” From her earliest days, the child from Janus Rock has experienced the extremes of human life as the norm. Who knows what visceral memories of her first trip to the island, and the scene that caused it, linger in the body? Even if that has been erased completely, her days at the lighthouse, in a world inhabited by only three people, have seeped into her very being. Her bond with the couple who raised her is fierce and beyond questioning. She cannot name the sensation of losing them as grief. She has no word for longing or despair. ” (Ch.33, p.300)
Jarred by the memories of war and an unhappy childhood from which his mother was banished, Tom Shelbourne has always found comfort in solitude. After four harrowing years on the Western Front, the lighthouse keeper post at Janus Rock, an isolated island dangling off the edge of Australian mainland, suits him perfectly. Nearly a hundred miles off the coast, the lighthouse, which provides a mantle of safety for 30 miles, is linked only by a store boat four times a year. Life adopts a monotonous but comforting rhythm when he brings his wife Isabel to Janus Rock, until she has two miscarriages and a stillbirth that plunge them into despair.
To have lost her child. To have seen Lucy terrified and distraught at being torn from the only people in the world she really knew: this was already unbearable. But to know it had happened because of her own husband—the man she adored, the man she’d given her life to—was simply impossible to grasp. (Ch.25, p.227)
When a baby had washed up in a dinghy with a dead man and a wet female cardigan draped over the hull, Isabel, whose heart gets the better of her common sense, persuades her husband to keep the baby and pass the girl off as their own daughter. in the wake of a recent stillbirth, she treats the girl as a godsend miracle. A stickler for rules and order, Tom hesitates but complies with his wife out of sympathy, regarding the baby as God’s gift to make up for their tragedies. But the impact of their decision hits them in an unexpected way. On top of the legal consequences and breach of his duty, Tom’s conscience is purged. It gnaws away at him that Lucy’s understanding of life and of herself would be founded on a single, enormous lie, and that in maintaining this façade their happiness is on the tab of the child’s real mother.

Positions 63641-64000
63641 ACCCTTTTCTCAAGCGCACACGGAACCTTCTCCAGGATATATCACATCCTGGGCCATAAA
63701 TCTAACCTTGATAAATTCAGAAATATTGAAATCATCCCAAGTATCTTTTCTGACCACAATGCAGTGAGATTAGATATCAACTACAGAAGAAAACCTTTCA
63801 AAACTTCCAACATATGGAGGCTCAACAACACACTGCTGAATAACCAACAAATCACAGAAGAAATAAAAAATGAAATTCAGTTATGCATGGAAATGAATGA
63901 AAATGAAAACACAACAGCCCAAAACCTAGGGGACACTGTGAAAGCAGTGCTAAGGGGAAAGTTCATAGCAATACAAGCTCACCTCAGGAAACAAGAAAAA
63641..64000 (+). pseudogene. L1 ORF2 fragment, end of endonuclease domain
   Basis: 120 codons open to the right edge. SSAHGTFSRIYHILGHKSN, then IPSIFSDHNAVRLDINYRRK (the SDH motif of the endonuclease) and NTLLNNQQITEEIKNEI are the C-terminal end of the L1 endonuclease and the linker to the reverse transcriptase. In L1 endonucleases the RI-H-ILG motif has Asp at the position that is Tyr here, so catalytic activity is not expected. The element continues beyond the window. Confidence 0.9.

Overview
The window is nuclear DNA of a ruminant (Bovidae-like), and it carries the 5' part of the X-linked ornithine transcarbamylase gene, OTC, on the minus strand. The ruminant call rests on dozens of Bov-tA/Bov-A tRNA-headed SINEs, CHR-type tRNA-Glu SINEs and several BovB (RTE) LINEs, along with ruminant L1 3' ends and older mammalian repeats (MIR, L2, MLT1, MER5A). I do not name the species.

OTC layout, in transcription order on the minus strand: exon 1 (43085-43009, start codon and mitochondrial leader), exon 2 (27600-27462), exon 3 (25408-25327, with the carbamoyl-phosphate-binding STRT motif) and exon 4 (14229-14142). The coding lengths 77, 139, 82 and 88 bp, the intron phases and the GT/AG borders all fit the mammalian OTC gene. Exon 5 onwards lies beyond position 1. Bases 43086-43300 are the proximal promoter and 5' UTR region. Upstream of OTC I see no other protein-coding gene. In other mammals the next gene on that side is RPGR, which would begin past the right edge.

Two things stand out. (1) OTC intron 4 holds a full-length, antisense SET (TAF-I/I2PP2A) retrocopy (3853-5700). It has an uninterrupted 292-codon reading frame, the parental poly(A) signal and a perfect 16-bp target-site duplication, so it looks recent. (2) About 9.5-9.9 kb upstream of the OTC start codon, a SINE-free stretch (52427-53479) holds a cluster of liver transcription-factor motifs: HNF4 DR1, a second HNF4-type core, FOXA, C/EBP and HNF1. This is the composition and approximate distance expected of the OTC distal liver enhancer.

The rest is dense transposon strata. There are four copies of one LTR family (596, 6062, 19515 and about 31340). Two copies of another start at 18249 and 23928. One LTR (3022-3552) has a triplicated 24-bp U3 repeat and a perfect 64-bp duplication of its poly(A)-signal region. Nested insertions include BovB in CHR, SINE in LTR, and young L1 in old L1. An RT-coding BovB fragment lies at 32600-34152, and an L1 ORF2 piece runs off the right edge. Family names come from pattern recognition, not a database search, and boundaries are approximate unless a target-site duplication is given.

The confidence Hannah had gained in handling her baby in the first weeks of her life was swiftly eroded. The rhythms of intimacy, the unspoken understandings, which she had assumed she could just pick up again, were lost to her: the child no longer responded in a way she would predict. They were like two dancers whose steps were foreign to one another. (Ch.27, p.248)
In this debut novel, Stedman creates strong argument on both sides, delving into the blurring of lines between right and wrong. The book takes its predictable course toward a neutral compromise where justice for one is another’s tragic loss. Moving but also contrived at times, The Light Between Oceans explores the snarl of human emotion, and how far-gone even the best of intentions can go awry. This story about a good man who cannot keep a secret and who sacrifices himself for his wife’s choices will leave you emotionally invested.
343 pp. Scribner. Hardback. [Read/
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